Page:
[erlang-questions] System limit bringing down rex and the VM

Chandru chandrashekhar.mullaparthi@REDACTED
Thu Sep 9 12:15:38 CEST 2010

On 8 September 2010 23:34, <bile@REDACTED> wrote:

> How many other limits cause the platform to shit the bed? I suspect
> few. There is a massive difference between the entire platform
> collapsing and RPC not working / restarting. If spawning of processes
> is so fundamental why do the core processes fit into the process
> limit? Linux as mentioned before prevents userland from wrecking things
> by safeguarding some amount of RAM for itself. Couldn't BEAM do the
> same? Why doesn't it auto shutdown if the limit is hit? Why no warnings
> from the system? Why is it triggered by rex? A minor component of the
> base process tree.

As Ulf pointed out, beam does throw an exception. It is indeed the rex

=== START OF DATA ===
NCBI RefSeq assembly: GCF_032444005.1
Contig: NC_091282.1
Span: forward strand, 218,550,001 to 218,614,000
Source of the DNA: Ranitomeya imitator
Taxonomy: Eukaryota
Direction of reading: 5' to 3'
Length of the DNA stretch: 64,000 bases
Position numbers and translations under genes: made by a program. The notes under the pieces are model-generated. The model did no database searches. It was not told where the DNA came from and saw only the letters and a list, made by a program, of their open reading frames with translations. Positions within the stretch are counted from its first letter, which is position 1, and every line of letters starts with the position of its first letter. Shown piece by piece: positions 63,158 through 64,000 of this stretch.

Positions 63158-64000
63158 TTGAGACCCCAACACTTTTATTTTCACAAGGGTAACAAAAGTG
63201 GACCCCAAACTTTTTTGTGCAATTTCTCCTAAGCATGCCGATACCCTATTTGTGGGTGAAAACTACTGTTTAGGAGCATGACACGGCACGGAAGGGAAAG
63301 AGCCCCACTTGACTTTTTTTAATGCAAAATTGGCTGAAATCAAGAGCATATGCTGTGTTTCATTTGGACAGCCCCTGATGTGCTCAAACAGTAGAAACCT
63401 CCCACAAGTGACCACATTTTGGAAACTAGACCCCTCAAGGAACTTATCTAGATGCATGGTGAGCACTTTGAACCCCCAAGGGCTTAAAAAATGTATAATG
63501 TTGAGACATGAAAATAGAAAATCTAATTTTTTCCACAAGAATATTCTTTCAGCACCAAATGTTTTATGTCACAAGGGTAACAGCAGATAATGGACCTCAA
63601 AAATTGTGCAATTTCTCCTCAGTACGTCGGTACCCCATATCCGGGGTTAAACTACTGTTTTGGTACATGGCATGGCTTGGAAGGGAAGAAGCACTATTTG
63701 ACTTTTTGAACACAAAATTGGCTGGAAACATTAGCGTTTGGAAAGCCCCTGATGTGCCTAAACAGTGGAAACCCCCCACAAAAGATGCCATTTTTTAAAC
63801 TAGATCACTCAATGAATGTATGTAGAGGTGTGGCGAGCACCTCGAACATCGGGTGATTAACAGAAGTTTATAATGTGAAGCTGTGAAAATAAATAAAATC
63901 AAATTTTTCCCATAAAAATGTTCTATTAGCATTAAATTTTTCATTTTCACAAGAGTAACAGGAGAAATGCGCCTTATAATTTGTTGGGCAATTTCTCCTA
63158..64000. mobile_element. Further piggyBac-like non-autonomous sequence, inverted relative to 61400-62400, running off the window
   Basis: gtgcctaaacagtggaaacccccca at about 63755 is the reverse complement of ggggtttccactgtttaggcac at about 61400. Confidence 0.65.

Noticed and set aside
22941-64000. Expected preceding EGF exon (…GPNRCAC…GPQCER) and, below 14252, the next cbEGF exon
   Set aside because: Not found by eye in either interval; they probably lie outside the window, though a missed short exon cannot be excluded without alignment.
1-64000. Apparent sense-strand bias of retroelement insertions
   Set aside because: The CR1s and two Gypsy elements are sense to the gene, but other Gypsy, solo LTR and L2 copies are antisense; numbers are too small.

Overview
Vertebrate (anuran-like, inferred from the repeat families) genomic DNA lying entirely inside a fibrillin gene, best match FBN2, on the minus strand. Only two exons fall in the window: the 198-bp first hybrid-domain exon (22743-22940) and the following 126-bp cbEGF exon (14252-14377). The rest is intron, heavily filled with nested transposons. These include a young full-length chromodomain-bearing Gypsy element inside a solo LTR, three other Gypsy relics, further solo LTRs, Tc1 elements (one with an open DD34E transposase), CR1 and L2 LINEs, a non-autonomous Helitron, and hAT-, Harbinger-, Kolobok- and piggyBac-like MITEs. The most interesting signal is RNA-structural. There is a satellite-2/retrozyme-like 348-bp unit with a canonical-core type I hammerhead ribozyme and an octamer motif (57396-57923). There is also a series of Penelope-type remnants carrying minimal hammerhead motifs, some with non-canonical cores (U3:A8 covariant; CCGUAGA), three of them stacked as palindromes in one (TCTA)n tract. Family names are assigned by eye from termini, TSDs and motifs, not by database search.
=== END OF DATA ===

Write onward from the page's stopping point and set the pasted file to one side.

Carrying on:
process which decided to give up. What I meant to say was that almost all
applications written in erlang assume they are operating within the system
limits. In the case of rex, it decides to die if it can't spawn a process.
rex is only active if you are using distributed erlang. That is a design
decision, and it is a valid one - atleast for those of us who use it a lot
in real world situations.

> There is no reason to take control away from the developer. Especially
> when it means the entire platform will collapse from underneath them
> for something entirely controllable.
It is a trade off. You have complete control over what happens in the system
when you program in C. Doesn't necessarily mean that is the best choice.

> > The error message you see about mnesia_recover is the "effect", not
> > the "cause".
> The mnesia_recover rpc call is the catalyst for the failure. It's
> issuing the RPC command. The error is caused by the rpc failure.

You are wrong. Infact if you look closely at it, mnesia is trying to make an
rpc call when it was trying to dump core, which means it was already dying
at that point. You need to dig deeper to find the real cause.


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